“We’re at the point where people won’t get stock moved; something has to give here,” Ken Shirley, RTF chief executive told Rural News.
“All these additional biosecurity conditions and precautions we accept are necessary, but someone has to be prepared to pay for them and surely that’s the primary sector’s problem.”
Shirley says Mycoplasma bovis has brought matters to a head but the undercurrents have been “festering sores” for many years.
He says stock trucking is fiercely competitive, with prices constantly being driven down almost to the point of negative return on equity. “Many stock transport companies are in dire trouble.”
Farmers now insist trucks must be cleaned and sanitised before entering a farm but that can take several hours.
“Normally it might be done at the end of the day after many runs. But if you have to spend two or three hours between each run sanitising your truck that’s a huge cost and farmers don’t want to pay for it,” Shirley says.
Meanwhile, stock truckers have recently come under fire for dumping effluent alongside rural roads in Waikato, but Shirley believes farmers, meat companies and local authorities have all contributed to longstanding effluent management issues.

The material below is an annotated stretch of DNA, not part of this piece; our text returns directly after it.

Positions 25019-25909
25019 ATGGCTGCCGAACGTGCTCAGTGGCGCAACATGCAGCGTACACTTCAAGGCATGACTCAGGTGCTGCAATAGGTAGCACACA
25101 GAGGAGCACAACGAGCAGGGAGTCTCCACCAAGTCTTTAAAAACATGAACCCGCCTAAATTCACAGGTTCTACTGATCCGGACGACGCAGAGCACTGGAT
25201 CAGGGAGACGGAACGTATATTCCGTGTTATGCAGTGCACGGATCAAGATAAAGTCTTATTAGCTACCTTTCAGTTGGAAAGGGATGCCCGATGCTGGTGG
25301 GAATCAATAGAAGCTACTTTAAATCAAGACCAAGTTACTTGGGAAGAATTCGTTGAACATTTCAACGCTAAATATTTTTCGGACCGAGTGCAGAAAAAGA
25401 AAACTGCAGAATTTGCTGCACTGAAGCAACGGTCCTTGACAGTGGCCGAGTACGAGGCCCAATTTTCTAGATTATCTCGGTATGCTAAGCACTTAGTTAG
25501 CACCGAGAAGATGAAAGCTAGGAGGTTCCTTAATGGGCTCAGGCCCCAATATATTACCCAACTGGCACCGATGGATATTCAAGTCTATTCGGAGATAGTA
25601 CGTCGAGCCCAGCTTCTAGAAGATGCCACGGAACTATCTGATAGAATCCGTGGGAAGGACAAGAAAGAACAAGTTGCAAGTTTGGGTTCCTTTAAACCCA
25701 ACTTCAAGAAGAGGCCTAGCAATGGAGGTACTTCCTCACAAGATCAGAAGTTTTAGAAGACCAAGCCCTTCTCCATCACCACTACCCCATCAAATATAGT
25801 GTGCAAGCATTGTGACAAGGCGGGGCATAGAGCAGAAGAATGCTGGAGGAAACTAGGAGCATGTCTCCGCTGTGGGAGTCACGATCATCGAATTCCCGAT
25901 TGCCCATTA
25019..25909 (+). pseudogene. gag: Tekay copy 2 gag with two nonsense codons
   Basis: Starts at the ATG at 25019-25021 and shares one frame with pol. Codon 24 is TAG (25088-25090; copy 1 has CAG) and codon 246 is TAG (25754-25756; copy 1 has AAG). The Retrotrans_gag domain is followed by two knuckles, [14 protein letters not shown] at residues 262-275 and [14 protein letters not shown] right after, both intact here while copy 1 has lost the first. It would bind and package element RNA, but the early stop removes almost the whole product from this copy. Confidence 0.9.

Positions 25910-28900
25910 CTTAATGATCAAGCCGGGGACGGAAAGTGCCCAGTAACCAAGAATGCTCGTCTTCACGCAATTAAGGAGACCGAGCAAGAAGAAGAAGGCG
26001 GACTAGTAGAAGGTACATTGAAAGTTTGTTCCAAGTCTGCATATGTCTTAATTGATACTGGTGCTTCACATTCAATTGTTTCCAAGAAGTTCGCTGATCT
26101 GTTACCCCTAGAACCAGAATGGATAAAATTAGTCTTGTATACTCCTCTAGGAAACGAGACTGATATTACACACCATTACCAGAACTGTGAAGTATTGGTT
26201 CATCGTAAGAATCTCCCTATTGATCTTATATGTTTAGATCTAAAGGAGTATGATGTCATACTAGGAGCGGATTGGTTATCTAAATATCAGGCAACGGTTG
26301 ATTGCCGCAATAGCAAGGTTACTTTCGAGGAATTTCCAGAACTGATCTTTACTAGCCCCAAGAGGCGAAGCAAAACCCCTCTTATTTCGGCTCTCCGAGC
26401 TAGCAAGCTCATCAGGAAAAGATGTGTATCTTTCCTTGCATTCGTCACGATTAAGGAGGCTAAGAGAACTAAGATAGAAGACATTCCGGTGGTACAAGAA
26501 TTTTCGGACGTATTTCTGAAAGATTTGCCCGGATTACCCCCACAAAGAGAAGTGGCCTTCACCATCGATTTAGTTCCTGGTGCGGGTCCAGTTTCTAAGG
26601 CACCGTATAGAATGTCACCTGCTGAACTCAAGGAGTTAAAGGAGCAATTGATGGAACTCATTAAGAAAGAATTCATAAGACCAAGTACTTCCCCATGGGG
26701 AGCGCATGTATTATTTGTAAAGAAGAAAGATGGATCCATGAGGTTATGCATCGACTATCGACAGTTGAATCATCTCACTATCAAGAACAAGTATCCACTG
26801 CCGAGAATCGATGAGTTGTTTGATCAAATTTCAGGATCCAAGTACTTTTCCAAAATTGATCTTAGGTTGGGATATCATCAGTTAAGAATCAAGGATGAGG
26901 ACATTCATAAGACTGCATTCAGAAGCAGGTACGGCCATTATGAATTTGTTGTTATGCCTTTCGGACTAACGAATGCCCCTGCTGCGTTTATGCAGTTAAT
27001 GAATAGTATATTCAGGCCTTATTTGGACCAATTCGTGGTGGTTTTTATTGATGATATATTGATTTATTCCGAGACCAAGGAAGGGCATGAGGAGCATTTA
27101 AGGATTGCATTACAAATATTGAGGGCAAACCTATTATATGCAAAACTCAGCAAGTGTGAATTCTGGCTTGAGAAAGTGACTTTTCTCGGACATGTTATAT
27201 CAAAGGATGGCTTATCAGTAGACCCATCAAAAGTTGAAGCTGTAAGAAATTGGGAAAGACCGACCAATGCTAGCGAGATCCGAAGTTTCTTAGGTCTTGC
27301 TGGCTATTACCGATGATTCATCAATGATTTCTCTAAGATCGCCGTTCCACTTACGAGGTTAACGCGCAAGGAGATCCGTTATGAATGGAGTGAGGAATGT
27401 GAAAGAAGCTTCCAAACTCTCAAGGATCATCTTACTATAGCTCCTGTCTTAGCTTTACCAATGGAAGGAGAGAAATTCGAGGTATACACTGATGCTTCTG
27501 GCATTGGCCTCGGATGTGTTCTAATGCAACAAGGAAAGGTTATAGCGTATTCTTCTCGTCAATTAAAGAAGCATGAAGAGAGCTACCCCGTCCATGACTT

He says the stock trucking firms agreed 20 years ago to fit effluent tanks on all trucks. But farmers were also party to that, agreeing through Federated Farmers to stand their stock for four hours before trucking, to minimise effluent volumes; and councils said they would provide a network of disposal dumps.
Shirley points to “woeful disregard” of those agreements. “We end up carrying the can as an industry for the waste products of the primary industry, which of course aren’t generated by us.”
Each truck can carry about 45 cattle beasts, each producing 10L of effluent an hour.
“The same local bodies that are very tardy putting in the effluent dump sites then issue prosecutions under the Resource Management Act for the stock truck effluent. When the tank’s full it has to go somewhere.”
Shirley says farmers don’t want truckers to dump effluent or empty their tanks on farm paddocks.
“On delivery the meat companies don’t let truckers dump effluent into the oxidation ponds at the meat works. And local councils are very reluctant to put in effluent ponds and all around the country there are inadequate numbers.
“When trucking companies put in their own effluent ponds to treat the waste of the primary sector they get pinged with all sorts of problems under the Resource Management Act and all the rest of it.”
It is a “point of real contention,” said Shirley.
“This needs sorting urgently because although Mycoplasma bovis is not transmitted, or is at very low risk of being transmitted, through effluent, many other serious diseases are.”
Shirley says the industry is also concerned about farmers’ low compliance with NAIT.
“Some pressure” to record stock movements was put on truckers when NAIT was being developed. The truckers were pleased that the legislation ended up putting the onus on the stock owners, but are now “very disappointed” at poor compliance.
“That of course has greatly heightened the incursion risk not only of Mycoplasma bovis but of other known diseases also,” Shirley says.